Gut check: A molecule that balances the immune system in the gut
A healthy gut requires a molecule called gp96 to train the immune system to tolerate food and normal microbes, report researchers at the Medical University of South Carolina (MUSC) in the May 19, 2017 issue of Scientific Reports. The study emphasizes the importance of gp96 in maintaining a balanced immune system in the gut.
A healthy gut depends on a balance of inflammatory and tolerant T cells, which make up part of the adaptive immune system. In patients with colitis, inflammatory T cells in the lower intestines mistake the molecular structures of food or healthy gut bacteria for dangerous pathogens that must be destroyed. To determine how this happens, Bei Liu, M.D., associate professor in the MUSC Department of Microbiology and Immunology, considered the idea that these patients' adaptive immune systems might be poorly trained.
T cells are trained by professional antigen-presenting cells (pAPCs) in the gut. pAPCs express toll-like receptors on their surfaces that recognize and trap molecular patterns called antigens on bacteria, food and our own cells. A pAPC that has trapped a specific antigen will travel to a lymph node and display that antigen to a naive, untrained T cell. The T cell then differentiates to a mature state and travels throughout the body to locate its antigen. Tolerogenic pAPCs train tolerant T cells to accept harmless antigens, while inflammatory pAPCs train inflammatory T cells to attack harmful antigens on microbes or molecules that may enter the gut.
Liu and her team found that without gp96-a molecule inside most cells that helps Toll-like receptors and integrins fold and function properly-pAPCs in the gut were more inflammatory.
First, the group generated a new genetic knockout mouse that did not carry gp96 in its pAPCs. Without gp96, pAPCs were less able to travel to lymph nodes, for which they need integrins, and less able to respond to bacterial antigens, for which they need functioning toll-like receptors. In fact, inflammatory pAPCs greatly outnumbered tolerant ones in the lymph nodes and the colon. Because pAPCs train T cells according to their kind, the shift in their cell type also caused a shift in the types of T cells that left the lymphatic system and traveled back to the gut. More inflammatory-type T cells and less tolerant-type T cells were found in the colon of mice without gp96 as compared to wild-type mice.
This was good proof that gp96 is needed to maintain the proper balance of T cell populations, but Liu and her group wanted to connect that finding to a biological function relevant to humans. They examined oral tolerance, a state in which the immune system is trained to remain neutral to food and harmless bacteria. The loss of oral tolerance may be an early change in people who develop food allergies and inflammatory bowel disease. They fed chicken ovalbumin to wild-type and gp96 knockout mice. Through adoptive transfer, these mice then received donor T cells that had not been exposed to ovalbumin and therefore did not recognize it as a tolerable antigen. The idea was to see if those naive donor T cells would receive antigen-specific training from their pAPCs and then become tolerant to ovalbumin. Donor T cells adopted a tolerant state in wild-type mice, but not in gp96 knockout mice. Their pAPCs were unable to properly train their immune T cells to tolerate ovalbumin.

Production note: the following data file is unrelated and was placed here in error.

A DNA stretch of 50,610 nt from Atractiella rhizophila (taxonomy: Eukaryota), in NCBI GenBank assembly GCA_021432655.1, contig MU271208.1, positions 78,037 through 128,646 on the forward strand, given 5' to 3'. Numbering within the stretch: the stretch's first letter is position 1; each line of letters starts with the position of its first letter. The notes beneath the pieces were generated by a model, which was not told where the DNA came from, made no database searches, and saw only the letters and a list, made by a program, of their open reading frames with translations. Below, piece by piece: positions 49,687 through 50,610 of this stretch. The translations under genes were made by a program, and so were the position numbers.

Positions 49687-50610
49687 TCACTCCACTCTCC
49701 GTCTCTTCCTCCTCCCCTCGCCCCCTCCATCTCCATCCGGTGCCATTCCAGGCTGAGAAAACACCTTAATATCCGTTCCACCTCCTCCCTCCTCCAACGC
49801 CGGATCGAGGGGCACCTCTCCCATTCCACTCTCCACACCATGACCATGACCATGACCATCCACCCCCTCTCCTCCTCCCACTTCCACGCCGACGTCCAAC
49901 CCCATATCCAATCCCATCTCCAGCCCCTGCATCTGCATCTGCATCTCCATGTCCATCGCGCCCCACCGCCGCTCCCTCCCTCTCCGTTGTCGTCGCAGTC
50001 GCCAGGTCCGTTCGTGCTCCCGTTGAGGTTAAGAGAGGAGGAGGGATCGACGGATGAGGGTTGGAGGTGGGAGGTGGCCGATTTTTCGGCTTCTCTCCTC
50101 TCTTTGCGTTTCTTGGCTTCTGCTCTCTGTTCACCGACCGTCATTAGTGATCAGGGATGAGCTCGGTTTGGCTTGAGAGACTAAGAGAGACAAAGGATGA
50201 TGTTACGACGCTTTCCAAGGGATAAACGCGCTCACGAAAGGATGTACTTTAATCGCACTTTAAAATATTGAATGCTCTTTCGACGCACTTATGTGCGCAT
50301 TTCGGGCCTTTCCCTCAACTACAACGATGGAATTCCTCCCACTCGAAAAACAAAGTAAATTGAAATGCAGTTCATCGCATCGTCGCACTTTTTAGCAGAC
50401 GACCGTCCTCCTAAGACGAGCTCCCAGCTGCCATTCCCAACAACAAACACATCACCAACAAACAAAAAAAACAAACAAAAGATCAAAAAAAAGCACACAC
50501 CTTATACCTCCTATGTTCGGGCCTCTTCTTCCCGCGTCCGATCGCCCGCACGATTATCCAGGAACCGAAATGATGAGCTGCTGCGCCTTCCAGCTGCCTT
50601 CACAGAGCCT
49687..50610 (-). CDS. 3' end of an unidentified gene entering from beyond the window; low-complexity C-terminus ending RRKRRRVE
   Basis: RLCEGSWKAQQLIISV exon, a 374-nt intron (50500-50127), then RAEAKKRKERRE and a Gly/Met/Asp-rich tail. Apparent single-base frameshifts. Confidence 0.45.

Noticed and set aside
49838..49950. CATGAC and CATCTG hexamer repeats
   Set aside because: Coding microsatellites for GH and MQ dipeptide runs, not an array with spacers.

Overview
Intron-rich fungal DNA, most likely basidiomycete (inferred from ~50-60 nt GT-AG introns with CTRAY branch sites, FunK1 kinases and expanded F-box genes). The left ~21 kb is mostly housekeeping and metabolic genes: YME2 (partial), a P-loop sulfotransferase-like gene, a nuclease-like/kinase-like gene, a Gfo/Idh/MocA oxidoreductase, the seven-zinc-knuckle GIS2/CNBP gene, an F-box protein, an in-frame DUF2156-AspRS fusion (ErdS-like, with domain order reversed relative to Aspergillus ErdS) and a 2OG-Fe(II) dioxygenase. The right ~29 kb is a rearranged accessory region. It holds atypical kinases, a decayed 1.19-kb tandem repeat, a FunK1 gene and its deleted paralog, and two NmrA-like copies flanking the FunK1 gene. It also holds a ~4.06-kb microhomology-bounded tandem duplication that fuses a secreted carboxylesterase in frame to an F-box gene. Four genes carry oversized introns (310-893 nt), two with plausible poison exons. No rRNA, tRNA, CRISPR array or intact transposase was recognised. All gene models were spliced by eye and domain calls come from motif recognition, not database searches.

Given this finding, it was likely that mice without gp96 would develop signs of inflammatory bowel disease as they grew, unable to adapt to a normal diet. As expected, gp96 knockout mice grew normally at first. At about 24 weeks, however, seventy percent of them developed spontaneous colitis, while none of the wild-type mice did. Mice without gp96 also had higher levels of gut immunoglobulin A, which is associated with chronic inflammation.
This is the first study to describe the roles of the molecular chaperone gp96 in maintaining gut homeostasis. Although this study offered proof that gp96 is required to prevent colitis, further study is needed to connect the loss of gp96 to the development of colitis in human patients. Yet this ubiquitous molecule may have a fundamental responsibility to maintain proper immune balance in the gut. In fact, gp96 is tasked with folding a number of proteins that immune cells need to function.
Next, Liu is building on these findings to determine if there are certain microbes in the gut that activate inflammatory disease or colon cancer in humans. "This study shines a light on the pathogenesis of inflammatory bowel disease and offers a positive impact on its future clinical management," says Liu.
Founded in 1824 in Charleston, The Medical University of South Carolina is the oldest medical school in the South. Today, MUSC continues the tradition of excellence in education, research, and patient care. MUSC educates and trains more than 3,000 students and residents, and has nearly 13,000 employees, including approximately 1,500 faculty members. As the largest non-federal employer in Charleston, the university and its affiliates have collective annual budgets in excess of $2.2 billion. MUSC operates a 750-bed medical center, which includes a nationally recognized Children's Hospital, the Ashley River Tower (cardiovascular, digestive disease, and surgical oncology), Hollings Cancer Center (a National Cancer Institute designated center) Level I Trauma Center, and Institute of Psychiatry. For more information on academic information or clinical services, visit musc.edu. For more information on hospital patient services, visit muschealth.org.
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